Journo Film: The Manster (1959)


I’m sure every journalist worth their salt has at some point had to go on a routine trek up to visit a deranged Japanese scientist at his volcano base, right?

In The Manster, the J-Movie goes B-Movie.

Foreign correspondent Larry Stanford, played by Peter Dyneley (who I thought looked a lot like Jeff Tracey from Thunderbirds only to google him and find out he actually voices Jeff Tracey), is injected in the neck by a crazed Japanese scientist while looking to find a story in Japan.

After his mutant injection Larry starts drinking sake heavily, not turning up for work and cheating on his American girlfriend with Japanese geisha girls. But that isn’t where Larry stops transforming, he grows an eye on his shoulder which eventually morphs into a whole extra head. He goes on the prowl at night with an unconvincing plastic head sticking out of his coat killing innocent monks and women.

Soon Larry isn’t really a man, but a monster a man/monster – a manster!

This film has everything; volcanoes, evil scientists, a double-headed man, crazed Japanese monster women in cages and a blood-soaked opening. It is a brilliant mash-up of 50’s American horror with Japanese monster movies.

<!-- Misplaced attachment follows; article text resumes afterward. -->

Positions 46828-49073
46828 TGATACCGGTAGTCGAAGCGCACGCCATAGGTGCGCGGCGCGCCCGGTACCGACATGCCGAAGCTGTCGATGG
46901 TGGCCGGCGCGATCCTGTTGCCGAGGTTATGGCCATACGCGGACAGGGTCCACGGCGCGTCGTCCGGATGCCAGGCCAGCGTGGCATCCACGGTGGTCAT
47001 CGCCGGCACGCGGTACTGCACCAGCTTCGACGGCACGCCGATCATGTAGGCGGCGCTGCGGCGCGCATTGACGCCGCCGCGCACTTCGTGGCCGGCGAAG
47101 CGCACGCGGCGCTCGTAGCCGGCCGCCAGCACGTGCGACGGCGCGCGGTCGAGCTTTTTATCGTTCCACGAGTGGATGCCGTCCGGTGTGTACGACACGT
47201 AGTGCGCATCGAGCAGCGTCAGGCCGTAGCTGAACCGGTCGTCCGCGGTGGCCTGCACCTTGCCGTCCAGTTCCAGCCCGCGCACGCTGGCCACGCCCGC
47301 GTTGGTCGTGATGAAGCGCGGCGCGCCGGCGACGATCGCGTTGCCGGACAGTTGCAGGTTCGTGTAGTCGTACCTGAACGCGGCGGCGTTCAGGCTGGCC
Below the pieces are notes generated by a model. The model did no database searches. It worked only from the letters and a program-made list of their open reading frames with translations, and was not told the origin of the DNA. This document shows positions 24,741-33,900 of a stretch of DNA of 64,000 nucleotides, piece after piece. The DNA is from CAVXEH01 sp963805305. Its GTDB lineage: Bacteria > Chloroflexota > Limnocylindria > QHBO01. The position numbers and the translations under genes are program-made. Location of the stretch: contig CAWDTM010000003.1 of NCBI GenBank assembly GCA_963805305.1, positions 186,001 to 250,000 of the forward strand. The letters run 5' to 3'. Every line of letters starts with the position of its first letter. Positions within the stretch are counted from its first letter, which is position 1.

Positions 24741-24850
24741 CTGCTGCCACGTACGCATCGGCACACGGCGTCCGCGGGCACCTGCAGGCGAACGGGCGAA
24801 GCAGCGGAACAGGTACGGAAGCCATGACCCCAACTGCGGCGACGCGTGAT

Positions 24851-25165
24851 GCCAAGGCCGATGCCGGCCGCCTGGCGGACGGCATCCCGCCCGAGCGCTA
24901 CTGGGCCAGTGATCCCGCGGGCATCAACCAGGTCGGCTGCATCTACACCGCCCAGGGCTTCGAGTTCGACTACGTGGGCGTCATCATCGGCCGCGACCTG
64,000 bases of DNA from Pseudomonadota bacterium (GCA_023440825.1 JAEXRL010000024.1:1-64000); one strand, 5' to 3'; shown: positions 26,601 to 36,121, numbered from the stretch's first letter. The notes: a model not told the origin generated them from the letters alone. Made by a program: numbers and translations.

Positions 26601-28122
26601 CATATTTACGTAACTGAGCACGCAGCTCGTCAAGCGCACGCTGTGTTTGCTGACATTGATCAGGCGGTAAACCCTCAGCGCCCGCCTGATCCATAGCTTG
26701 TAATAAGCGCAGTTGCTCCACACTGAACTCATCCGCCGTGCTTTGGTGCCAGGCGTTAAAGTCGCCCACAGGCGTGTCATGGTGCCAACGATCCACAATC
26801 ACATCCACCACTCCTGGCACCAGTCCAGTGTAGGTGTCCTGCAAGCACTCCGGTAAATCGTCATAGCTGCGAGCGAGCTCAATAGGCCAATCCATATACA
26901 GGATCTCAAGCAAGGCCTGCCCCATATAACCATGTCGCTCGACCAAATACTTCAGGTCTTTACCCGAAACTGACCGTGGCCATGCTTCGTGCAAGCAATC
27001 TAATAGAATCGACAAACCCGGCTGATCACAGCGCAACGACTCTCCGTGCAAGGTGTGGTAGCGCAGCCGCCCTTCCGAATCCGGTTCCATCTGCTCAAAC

The Manster kept me entertained for it’s short 72 minute running time, it certainly isn’t boring. But nor is there much to love about this film. It has some great schlock moments, the literal battle with himself by the volcano being a highlight.

The film is also quite an interesting exploration of the fear of going native. As Larry changes he begins indulging in more local customs, sake and geisha girls. When his panicked girlfriend arrives to confront him it addresses the fear that a loved one living abroad may change too much while away.

What can a journalist learn from the film?

The message at the heart of the film seems to be that a foreign correspondent has to come home. The reading of the film as an exploration of the fear of going native contrasts well with the beginning of the film where Larry refuses to take on one more assignment from his editor. He’s travelled too long and he needs to go back to America.

But in truth a journalist can learn almost nothing from this film, many people move abroad and don’t grow an extra head.


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